Like in most financial markets, the forex market is a fast-moving market that requires traders to be on top of their game.
Prices can change from minute to minute, second to second, and sometimes in milliseconds bring either pressure or good tiding to traders.
For smart traders, the price volatility is often good news, as profits can never be made if the prices remained the same.
Because of the volatility nature of the FX market, a common occurrence in the life of traders is slippage.
Slippage in Forex
Slippage is what happens when currency prices fluctuate when a trader is placing their order, causing them to enter or exit a trade at a price that is either lower or higher than they desired.
It is the difference between the price you see and the price you pay.
It is when a trader places their order at a quoted price, and their order gets filled at a different rate than the one that was quoted.
Slippage can sometimes have a minor effect on a trade outcome, while in other cases, it might be big enough to stop you from trading the moment you enter the trade.
You can lose or gain a lot of money through slippage, so it is something you need to know and understand to avoid it if possible.
For instance, you are looking to buy EUR/USD pair that has an ask price of 1.3650. As you press the execute button, you notice that the price got filled at 1.3652. This would be considered as slippage by two pips.
When an order is completed, three potential outcomes can befall the trader: negative slippage, positive slippage, and no slippage.
In an adverse slippage scenario, the trader seeks to buy a currency pair at 1.3650 but lands on the best available buying price being offered at 1.3660 (10 pips above the intended price). This will be categorized as negative slippage.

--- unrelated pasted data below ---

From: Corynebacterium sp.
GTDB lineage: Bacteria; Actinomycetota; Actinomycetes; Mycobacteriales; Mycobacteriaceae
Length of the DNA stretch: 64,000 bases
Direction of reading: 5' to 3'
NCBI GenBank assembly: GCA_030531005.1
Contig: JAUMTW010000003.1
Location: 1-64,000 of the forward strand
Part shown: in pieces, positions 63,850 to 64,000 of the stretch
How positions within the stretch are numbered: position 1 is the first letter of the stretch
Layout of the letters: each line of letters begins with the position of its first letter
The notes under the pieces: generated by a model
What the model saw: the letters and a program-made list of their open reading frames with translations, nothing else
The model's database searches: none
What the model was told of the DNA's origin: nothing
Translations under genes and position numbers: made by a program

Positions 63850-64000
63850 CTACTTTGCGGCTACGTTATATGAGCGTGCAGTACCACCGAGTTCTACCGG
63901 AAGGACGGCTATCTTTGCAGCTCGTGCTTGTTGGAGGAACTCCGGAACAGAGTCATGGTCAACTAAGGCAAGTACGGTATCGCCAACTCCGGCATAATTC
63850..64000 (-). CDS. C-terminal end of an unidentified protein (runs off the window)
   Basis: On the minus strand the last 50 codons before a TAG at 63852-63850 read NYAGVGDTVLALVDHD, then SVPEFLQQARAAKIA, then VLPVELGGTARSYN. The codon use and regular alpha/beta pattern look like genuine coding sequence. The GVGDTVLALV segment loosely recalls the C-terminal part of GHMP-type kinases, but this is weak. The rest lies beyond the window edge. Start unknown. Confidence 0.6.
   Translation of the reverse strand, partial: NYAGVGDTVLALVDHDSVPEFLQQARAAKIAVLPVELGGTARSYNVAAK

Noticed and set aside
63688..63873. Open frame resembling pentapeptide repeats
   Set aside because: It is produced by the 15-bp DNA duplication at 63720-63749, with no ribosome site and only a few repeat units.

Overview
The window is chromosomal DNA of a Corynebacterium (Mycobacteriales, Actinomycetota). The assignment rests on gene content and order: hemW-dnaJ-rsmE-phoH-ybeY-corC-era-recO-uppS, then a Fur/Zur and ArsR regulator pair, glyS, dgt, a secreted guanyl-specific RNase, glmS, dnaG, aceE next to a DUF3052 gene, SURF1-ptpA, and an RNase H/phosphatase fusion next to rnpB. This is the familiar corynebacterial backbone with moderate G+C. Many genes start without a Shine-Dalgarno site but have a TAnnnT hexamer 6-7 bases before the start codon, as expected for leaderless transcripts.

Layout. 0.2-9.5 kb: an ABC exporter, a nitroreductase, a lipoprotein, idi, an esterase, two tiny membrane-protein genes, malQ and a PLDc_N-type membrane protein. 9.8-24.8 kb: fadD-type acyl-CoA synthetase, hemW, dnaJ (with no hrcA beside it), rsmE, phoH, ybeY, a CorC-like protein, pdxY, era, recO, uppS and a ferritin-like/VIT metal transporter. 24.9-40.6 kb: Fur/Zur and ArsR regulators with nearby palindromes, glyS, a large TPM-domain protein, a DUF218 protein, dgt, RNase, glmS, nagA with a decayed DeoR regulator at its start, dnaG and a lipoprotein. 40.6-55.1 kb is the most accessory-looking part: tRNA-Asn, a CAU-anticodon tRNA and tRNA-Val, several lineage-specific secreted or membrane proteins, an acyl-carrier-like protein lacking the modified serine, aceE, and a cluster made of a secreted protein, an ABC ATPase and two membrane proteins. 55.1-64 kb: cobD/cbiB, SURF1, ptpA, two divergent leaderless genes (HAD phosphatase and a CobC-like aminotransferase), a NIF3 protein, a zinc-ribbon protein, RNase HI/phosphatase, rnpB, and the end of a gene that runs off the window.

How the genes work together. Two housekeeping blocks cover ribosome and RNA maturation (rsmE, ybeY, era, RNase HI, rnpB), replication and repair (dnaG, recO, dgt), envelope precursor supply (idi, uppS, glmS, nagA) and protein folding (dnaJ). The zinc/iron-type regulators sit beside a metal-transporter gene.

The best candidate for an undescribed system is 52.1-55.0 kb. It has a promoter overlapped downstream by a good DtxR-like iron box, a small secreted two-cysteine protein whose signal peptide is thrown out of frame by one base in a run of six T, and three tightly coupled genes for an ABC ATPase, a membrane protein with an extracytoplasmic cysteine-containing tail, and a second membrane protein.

A trader submits an order, and the buying price suddenly changes to 1.3640 (10 pips below the intended amount). The order will be considered as positive slippage.
A trader submits an order at the best available buying price of 1.3650, and the order is filled at the exact price of 1.3650. This order will be considered as a no slippage order due to the price stagnation.
When slippage occurs, retail forex traders tend to blame their brokers for obtaining a different price than the desired rate.
Despite its negative effect, slippage acts as a confirmation for traders that they are not trading in an artificial market that can be manipulated by dealers and brokers. It confirms to traders that they are trading in a real market environment.
It is important to note that significant slippage frequently occurs in times of significant news events and political seasons. As a trader, it will be wise to avoid trading during major scheduled news events such as a company’s earnings announcement.
While the significant news events might bring forth alluring opportunities, getting in and out at the desired price might prove problematic.
How to Avoid Slippage
It is impossible to avoid slippage as it inevitably happens to every trader who is trading in either forex, stocks, or futures. However, it is possible to mitigate and minimize the effects of slippage.
If you are a trader, it is essential to, first of all, know whether you should be worried about slippage.
Long-term and medium-traders should not be worried about slippage as it does not pose a threat to their trading account.
However, day traders should be worried and should implement these recommendations to avoid slippage.
- Avoid Trading During the High Price Movement.
- Implement Pending Orders
- Put in Place Instant Execution Orders